Undernews is the online report of the Progressive Review, edited by Sam Smith, who has covered Washington during all or part of one quarter of America's presidencies and edited alternative journals since 1964. The Review has been on the web since 1995. See main page for full contents

February 18, 2009


Reason #1: Water quality Carpet-like lawns and beautiful yet hard to grow plantings add value and enjoyment to any home. But these benefits can come at tremendous cost to our environment. Yard care practices can impact water quality. The pesticides and fertilizers you apply to your yard may wind up in our waterways. At risk are lakes, streams and eventually the ocean.

Reason #2: People, Pets and Wildlife Too often people think pesticides are safe because they can be bought at the hardware store. This is absolutely not true. Pesticides are designed to be toxic--that means they kill something. If used incorrectly, a pesticide could pose risks to people, pets and beneficial creatures and plants. Yardscaping will allow you to grow lawns and landscapes that create better habitats and demand less of any chemical.

Reason #3: Money A yardscape can save you money. Shrinking your lawn and growing hardy plants will reduce out-of-pocket costs: gasoline, pesticides, fertilizers, water, plants and planting materials. Plus, preserving natural resources, like lakes, from polluting chemicals will increase your property value unlike the alternative.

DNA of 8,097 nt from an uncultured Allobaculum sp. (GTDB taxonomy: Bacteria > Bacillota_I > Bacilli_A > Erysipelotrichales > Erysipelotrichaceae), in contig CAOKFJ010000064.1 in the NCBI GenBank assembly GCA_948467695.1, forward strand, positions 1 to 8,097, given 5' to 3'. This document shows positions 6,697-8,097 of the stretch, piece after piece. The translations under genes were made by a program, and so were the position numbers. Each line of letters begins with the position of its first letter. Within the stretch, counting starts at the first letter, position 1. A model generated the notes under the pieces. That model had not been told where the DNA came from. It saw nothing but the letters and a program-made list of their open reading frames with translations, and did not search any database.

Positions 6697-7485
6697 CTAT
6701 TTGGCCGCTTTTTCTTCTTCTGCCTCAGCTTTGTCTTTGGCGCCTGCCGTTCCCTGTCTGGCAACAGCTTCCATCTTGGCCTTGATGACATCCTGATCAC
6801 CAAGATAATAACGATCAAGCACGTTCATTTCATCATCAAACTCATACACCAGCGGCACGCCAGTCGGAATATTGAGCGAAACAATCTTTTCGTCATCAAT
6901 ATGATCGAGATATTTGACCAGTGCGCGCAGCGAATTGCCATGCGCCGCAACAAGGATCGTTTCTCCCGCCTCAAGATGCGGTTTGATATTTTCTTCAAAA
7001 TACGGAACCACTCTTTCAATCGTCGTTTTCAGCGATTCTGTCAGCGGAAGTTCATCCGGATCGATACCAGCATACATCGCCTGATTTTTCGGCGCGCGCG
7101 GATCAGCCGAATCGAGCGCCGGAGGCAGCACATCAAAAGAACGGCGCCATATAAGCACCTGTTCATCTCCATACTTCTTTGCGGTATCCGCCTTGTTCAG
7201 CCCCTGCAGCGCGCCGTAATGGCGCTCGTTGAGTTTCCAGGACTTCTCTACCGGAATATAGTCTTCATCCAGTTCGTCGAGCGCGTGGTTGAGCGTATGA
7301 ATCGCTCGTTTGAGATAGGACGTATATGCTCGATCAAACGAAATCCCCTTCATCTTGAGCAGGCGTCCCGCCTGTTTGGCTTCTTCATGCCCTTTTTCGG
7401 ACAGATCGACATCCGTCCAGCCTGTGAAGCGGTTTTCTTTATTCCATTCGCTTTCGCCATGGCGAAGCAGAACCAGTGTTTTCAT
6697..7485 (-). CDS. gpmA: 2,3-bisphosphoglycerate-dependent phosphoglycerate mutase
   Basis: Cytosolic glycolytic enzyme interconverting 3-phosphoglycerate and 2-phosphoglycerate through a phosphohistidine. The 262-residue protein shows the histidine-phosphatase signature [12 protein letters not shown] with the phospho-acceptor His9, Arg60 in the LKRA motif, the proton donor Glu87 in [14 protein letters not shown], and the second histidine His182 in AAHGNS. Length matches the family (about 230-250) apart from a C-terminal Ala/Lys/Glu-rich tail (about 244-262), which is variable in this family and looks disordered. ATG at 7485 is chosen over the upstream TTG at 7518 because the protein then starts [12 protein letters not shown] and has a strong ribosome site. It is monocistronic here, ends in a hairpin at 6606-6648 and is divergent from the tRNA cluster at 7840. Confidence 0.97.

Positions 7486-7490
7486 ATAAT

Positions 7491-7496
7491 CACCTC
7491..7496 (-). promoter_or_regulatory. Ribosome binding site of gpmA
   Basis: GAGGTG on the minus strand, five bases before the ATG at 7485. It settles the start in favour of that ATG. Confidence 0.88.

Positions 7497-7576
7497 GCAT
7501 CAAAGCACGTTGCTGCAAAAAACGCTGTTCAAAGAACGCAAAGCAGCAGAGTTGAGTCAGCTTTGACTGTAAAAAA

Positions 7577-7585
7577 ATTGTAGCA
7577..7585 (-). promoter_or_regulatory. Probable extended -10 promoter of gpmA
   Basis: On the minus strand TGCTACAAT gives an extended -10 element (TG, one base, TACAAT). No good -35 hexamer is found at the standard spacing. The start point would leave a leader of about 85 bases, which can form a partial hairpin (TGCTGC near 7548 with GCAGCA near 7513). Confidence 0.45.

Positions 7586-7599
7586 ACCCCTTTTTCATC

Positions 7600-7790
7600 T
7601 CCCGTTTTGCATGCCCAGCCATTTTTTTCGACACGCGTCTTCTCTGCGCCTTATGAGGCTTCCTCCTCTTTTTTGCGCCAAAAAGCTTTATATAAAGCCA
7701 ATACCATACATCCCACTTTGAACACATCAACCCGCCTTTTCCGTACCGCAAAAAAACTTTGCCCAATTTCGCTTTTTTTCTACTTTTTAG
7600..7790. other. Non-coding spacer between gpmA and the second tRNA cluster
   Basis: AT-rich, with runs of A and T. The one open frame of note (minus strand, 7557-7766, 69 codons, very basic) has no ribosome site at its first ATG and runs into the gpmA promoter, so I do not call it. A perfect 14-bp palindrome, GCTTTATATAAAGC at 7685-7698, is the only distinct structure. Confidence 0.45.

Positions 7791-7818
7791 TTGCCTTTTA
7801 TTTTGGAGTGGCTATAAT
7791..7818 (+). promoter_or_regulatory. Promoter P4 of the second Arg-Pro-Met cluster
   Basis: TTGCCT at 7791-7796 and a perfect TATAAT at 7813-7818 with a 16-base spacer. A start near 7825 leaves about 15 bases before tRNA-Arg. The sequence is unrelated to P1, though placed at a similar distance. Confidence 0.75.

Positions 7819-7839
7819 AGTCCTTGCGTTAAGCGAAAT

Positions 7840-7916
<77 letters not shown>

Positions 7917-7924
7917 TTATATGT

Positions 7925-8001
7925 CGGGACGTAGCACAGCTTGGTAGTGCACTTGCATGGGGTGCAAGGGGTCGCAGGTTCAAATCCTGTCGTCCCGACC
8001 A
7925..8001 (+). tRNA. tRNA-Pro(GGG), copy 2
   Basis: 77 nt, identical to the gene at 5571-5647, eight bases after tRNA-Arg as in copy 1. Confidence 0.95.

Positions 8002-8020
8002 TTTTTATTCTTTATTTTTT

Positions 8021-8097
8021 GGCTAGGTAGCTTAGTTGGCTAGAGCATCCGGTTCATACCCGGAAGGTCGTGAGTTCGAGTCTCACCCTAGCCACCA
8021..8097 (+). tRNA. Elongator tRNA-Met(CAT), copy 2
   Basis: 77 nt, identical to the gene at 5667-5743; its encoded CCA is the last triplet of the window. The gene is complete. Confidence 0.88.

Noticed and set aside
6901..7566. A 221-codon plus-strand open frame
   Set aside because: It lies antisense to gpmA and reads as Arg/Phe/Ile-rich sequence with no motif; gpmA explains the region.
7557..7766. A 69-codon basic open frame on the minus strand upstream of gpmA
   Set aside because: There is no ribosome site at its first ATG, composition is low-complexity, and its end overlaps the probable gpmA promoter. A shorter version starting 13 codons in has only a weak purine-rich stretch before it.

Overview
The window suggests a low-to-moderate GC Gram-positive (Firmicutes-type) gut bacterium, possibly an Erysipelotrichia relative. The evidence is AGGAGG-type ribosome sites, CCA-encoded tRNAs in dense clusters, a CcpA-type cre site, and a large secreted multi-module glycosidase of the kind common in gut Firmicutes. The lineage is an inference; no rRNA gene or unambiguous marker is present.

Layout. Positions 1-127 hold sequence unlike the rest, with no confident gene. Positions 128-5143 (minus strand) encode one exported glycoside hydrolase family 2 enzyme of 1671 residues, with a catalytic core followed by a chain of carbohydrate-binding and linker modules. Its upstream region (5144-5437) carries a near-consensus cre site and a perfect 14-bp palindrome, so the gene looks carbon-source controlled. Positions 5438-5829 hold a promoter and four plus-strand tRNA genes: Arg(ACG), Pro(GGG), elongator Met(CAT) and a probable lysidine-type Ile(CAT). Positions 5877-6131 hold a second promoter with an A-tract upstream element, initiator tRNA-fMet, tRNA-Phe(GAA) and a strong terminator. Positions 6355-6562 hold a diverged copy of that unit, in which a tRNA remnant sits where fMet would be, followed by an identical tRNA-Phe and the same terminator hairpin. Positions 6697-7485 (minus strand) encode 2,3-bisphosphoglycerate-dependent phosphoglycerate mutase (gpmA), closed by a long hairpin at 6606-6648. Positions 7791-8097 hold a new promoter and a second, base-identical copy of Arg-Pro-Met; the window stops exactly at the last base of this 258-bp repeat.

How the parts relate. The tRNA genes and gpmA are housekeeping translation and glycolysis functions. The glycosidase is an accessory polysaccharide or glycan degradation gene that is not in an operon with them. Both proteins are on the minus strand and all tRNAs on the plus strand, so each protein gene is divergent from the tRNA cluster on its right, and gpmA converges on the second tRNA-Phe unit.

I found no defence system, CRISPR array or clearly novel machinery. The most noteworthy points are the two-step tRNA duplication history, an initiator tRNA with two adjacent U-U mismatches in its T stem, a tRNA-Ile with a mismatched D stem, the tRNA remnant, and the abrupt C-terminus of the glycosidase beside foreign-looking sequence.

Reason #4: Time. Growing a Yardscape, which uses low maintenance plants and has only the amount of lawn your lifestyle needs, adds up to more play time for you.

Reason #5: Air pollution Think of it this way: one power mower = 40 cars. In fact, a lawnmower pollutes as much in one hour as an automobile driving 350 miles. It is estimated the average American spends 40 hours every year mowing their lawn.

Reason #6: Make a statement A landscape rich in diverse vegetation is unique. It expresses a property's own character. Better yet, a lush Yardscaping property conveys an important message


Anonymous m said...

Everyone should have a lawn reduction program. Twenty or thirty feet around a dwelling to create an insect reducing DMZ.

February 19, 2009 10:05 AM  
Anonymous Anonymous said...

Put Chemlawn and their ilk out of business.

February 19, 2009 12:21 PM  
Blogger accesswater2030@yahoo.com said...

Change the lawns to Victory gardens to offset the continuing rise in food prices and trips to the store. Know how to garden when the real inflation hits. Practice now.

February 19, 2009 12:26 PM  

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